The production of steel requires significant energy, sourced primarily from the direct fossil fuel combustion as well as energy purchased from the grid. Energy-intense production has implications for climate change, and electricity purchases from the grid can result in indirect Scope 2 emissions. The choice between various production processes—electric arc furnaces and integrated basic oxygen furnaces—can influence whether an entity uses fossil fuels or purchases electricity. This decision, together with the choice between using coal versus natural gas or on-site versus grid-sourced electricity, may influence both the costs and reliability of energy supply. Affordable, easily accessible and reliable energy is an important industry competitive factor. Energy costs account for a substantial portion of iron and steel manufacturing costs. How an iron and steel entity manages its energy efficiency, its reliance on various types of energy and associated sustainability risks, and its ability to access alternative sources of energy can influence its profitability.
Water & Wastewater Management
  • Water Management

    Steel production requires substantial volumes of water. Entities face increasing operational, regulatory and reputational risks associated with water scarcity, costs of water acquisition, regulations on effluents or amount of water used, and competition with local communities and other industries for limited water resources. These risks are particularly likely to affect regions where water is scarce, resulting in water availability constraints and price volatility. Entities unable to secure a stable water supply could face production disruptions, while rising water prices could directly increase production costs. Consequently, entities adopting technologies and processes to decrease reduce water consumption may reduce operating risks and costs by mitigating the operational impacts of regulatory changes, water supply shortages and community-related disruptions.
Waste & Hazardous Materials Management
  • Waste Management

    Although waste reclamation rates in steel production are high, the industry generates significant quantities of hazardous wastes. Slag, dusts and sludges constitute the three main industry waste types. These by-products often are recycled internally or sold to other industries. However, process wastes such as electric arc furnace dust, which may be regulated as a hazardous material because of its heavy metal content, can have significant environmental and human health impacts, present a regulatory risk, and result in additional operating costs for entities. Risks related to the long-term impacts of waste disposal may result in significant costs, including those associated with monitoring and managing contaminated off-site disposal properties, for which jurisdictional authorities may hold iron and steel producers responsible for remediation and restoration activities. Entities that reduce waste streams, hazardous waste streams in particular, and recycle or sell non-hazardous by-products, could mitigate regulatory risks and reduce costs while increasing revenues.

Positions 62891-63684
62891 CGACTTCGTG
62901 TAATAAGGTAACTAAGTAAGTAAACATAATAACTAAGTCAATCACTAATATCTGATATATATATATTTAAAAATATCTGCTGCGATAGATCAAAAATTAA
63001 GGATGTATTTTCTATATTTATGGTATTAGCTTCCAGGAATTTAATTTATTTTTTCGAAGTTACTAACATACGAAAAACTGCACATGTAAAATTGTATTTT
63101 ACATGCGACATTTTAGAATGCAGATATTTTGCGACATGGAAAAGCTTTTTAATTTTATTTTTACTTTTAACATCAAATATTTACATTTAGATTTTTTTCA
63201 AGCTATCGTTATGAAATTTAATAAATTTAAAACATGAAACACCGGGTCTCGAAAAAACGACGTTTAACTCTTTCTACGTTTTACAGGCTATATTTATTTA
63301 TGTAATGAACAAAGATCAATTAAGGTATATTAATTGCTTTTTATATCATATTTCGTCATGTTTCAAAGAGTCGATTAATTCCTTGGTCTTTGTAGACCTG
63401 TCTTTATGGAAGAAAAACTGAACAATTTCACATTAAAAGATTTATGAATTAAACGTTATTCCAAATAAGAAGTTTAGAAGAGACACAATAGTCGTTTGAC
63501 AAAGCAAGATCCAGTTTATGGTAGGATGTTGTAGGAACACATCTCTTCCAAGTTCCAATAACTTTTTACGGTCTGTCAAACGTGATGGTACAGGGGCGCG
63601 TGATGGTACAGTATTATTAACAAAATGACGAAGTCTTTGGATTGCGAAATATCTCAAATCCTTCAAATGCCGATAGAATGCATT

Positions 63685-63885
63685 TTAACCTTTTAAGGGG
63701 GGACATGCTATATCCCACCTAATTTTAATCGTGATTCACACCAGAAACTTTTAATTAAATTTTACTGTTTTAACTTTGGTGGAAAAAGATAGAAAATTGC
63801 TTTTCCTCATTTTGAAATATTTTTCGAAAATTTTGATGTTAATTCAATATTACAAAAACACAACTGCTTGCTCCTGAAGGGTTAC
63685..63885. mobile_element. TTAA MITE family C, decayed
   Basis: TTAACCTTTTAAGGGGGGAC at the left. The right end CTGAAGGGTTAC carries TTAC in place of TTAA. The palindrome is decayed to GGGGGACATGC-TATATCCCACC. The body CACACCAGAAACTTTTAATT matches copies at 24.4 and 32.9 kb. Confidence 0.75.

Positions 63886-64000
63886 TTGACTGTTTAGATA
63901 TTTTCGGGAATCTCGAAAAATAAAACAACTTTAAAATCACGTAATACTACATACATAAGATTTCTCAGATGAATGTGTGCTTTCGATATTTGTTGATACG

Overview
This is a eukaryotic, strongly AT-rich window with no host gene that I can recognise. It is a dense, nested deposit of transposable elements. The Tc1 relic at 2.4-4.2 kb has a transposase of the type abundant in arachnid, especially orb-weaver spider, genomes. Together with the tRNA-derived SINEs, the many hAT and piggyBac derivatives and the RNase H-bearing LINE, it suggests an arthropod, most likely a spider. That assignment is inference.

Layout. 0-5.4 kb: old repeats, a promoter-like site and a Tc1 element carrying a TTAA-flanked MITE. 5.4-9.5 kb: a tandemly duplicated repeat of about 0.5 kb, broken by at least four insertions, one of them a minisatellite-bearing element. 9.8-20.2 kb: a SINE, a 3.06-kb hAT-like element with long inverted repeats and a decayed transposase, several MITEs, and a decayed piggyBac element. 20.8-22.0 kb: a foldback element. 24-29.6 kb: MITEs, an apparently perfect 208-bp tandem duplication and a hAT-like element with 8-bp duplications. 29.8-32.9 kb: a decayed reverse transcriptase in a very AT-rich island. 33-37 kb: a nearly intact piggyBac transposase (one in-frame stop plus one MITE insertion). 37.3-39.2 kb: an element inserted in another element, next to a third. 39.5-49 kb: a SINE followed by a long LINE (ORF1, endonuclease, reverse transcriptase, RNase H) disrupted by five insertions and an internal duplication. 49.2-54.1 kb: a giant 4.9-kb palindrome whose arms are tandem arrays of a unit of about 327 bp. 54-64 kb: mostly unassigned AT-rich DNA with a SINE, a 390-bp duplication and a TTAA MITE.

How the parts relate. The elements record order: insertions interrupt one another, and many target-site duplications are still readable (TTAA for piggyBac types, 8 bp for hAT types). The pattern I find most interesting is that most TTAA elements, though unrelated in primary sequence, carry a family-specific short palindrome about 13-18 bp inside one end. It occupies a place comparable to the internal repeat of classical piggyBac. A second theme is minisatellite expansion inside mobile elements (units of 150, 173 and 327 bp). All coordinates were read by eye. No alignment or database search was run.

Employee Health & Safety
  • Workforce Health & Safety

    Iron and steel production processes can present significant risks to employees and contractors working in iron and steel plants. Given the high temperatures and heavy machinery involved, worker injuries and fatalities are a matter of serious concern to iron and steel producers. Given the hazardous work environment, the industry has relatively high fatality rates requiring a strong safety culture and comprehensive health and safety policies. Although accident rates in the industry are in decline, worker injuries and fatalities can result in regulatory penalties, negative publicity, low worker morale and productivity, and increased healthcare and compensation costs.
Supply Chain Management
  • Supply Chain Management

    Iron ore and coal are critical raw material inputs to the steel production process. Iron ore mining and coal production are resource-intensive processes. Mineral extraction often has substantial environmental and social impacts adversely affecting local communities, workers and ecosystems. Community protests, legal or regulatory action, or increased regulatory compliance costs or penalties can disrupt mining operations. Iron and steel entities could face supply disruptions as a result, or in some cases, also may be subject to regulatory penalties associated with the environmental or social impact of the mining entity supplier. Minimising such risks through appropriate supplier screening, monitoring and engagement, iron and steel producers may manage their direct critical raw materials suppliers proactively to ensure they are not engaged in illegal or otherwise environmentally or socially damaging practices.